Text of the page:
Here, we identified human myxovirus resistance protein 1 (MxA) as an inflammasome sensor molecule in human respiratory epithelial cells upon IAV infection. Expression of Mx genes is controlled by type I and III IFNs. Mx proteins are evolutionarily conserved dynamin-like large guanosine triphosphatases (GTPases) and are potent antiviral factors restricting a variety of viruses including IAV (9, 10). MxA forms dimers and tetramers in a criss-cross fashion and further oligomerizes into ring-like structures at a higher protein concentration (11, 12). Although the detailed mechanism of Mx-mediated antiviral activity remains unknown, MxA targets viral ribonucleoprotein (RNP) complexes of RNA viruses (10). The interaction of Mx protomers with viral RNPs is believed to recruit additional Mx molecules to form higher-order oligomeric rings on viral RNPs (13, 14). This suggests that MxA may entrap incoming viral RNPs to inhibit the nuclear import of viral RNPs and subsequent viral RNA synthesis (1518). Oligomerization facilitates the GTPase activity of MxA, which drives the mechanical constriction of the MxA ring, possibly leading to the disruption of viral RNPs (19). Avian IAV strains are more strongly restricted by MxA than human isolates (2025). A cluster of escape mutations from MxA restriction was identified in the body domain of nucleoprotein (NP). Such mutations are believed to facilitate the transmission of avian IAVs from their natural reservoir (wild aquatic birds) to humans (24).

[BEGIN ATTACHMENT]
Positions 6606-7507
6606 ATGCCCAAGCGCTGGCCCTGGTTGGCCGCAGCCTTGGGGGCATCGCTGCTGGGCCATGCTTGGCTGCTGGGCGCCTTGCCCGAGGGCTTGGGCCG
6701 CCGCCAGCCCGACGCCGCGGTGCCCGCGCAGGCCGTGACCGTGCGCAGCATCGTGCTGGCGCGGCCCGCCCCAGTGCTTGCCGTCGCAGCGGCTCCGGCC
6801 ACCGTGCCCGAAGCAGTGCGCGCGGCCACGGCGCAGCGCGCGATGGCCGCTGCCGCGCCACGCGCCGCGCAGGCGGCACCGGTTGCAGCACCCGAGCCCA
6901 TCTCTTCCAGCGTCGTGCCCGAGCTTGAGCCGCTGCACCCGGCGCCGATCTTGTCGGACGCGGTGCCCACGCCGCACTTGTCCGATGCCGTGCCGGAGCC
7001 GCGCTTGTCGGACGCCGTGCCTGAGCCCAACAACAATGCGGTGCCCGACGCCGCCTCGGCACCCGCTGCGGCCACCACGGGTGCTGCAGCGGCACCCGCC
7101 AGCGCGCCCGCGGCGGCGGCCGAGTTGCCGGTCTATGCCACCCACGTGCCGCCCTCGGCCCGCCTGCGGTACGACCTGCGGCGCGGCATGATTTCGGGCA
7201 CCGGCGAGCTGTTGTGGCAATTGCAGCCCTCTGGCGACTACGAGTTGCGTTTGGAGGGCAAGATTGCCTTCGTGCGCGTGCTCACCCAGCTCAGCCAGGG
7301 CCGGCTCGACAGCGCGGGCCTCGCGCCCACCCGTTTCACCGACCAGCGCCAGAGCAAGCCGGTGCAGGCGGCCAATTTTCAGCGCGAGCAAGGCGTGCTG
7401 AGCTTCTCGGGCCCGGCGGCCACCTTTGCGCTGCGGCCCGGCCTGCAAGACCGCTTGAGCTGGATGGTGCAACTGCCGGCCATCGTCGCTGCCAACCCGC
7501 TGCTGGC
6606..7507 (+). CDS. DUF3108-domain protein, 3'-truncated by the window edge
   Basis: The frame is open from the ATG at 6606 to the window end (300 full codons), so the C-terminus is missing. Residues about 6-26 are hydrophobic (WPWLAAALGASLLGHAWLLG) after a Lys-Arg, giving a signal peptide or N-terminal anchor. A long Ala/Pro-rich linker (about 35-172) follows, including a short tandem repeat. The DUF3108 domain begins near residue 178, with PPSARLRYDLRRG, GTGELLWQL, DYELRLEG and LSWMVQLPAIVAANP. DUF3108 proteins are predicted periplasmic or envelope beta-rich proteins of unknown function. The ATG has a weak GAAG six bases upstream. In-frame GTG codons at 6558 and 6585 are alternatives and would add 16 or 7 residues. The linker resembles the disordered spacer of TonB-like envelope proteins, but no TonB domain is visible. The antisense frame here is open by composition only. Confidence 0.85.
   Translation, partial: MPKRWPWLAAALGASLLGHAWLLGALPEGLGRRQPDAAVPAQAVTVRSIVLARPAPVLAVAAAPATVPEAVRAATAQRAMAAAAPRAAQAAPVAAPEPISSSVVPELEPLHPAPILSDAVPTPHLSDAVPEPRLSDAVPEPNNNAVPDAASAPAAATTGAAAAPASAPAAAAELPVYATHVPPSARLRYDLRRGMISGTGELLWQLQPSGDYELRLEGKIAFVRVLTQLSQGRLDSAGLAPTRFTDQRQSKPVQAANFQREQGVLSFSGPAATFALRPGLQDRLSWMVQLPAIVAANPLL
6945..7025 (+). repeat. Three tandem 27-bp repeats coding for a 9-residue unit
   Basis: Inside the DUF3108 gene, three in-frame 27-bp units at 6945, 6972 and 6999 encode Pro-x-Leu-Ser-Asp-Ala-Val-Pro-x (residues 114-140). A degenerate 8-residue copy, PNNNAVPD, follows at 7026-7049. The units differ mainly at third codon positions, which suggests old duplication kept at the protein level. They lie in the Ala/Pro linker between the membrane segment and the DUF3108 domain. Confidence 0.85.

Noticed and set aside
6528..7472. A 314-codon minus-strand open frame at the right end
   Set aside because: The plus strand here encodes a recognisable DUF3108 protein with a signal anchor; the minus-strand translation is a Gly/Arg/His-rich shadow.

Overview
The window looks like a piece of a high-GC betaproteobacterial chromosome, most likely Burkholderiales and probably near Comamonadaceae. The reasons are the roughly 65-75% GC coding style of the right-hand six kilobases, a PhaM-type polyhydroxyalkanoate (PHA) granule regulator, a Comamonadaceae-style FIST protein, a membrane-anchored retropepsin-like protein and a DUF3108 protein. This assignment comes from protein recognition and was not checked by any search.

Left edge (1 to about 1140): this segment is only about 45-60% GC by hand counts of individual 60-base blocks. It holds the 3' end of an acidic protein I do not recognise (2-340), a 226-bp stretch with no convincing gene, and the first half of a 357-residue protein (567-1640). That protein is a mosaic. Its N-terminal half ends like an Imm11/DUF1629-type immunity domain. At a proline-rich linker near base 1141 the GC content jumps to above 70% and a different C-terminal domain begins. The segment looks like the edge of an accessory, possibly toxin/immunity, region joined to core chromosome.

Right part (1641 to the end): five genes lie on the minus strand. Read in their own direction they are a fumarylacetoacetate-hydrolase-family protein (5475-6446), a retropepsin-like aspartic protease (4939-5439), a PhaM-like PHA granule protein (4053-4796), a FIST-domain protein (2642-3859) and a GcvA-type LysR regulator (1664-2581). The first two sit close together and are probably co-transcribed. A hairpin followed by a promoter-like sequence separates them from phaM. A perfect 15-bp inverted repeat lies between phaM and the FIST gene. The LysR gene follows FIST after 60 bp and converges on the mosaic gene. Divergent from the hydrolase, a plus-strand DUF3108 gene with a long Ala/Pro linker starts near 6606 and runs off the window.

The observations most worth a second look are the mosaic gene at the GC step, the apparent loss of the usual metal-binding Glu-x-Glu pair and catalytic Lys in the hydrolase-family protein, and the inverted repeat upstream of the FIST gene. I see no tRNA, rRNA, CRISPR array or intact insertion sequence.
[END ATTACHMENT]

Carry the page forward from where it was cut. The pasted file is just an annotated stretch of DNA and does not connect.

By high-content short hairpin RNA (shRNA) library screening, we identified MxA as a cellular factor that is required for inflammasome formation in response to IAV infection in human respiratory epithelial cells but not in macrophages. MxA directly interacted with ASC and stimulated the assembly of ASC oligomers in infected respiratory epithelial cells. Further, IL-1β secretion was rapidly induced in the respiratory epithelium of IAV-infected MxA-transgenic (hMx-Tg) mice in an NLRP3-independent manner, and the rapid inflammatory response protected the animals from IAV infection by repressing virus spread from the bronchioles to distal alveolar regions. It is also suggested that the MxA inflammasome helps restricting the zoonotic transmission of avian IAV strains to humans by recognizing the NP protein from avian IAV strains. Collectively, we propose that MxA functions as an inflammasome sensor against IAV infection in respiratory epithelial cells and that this rapid MxA-triggered inflammatory response contributes to IAV resistance.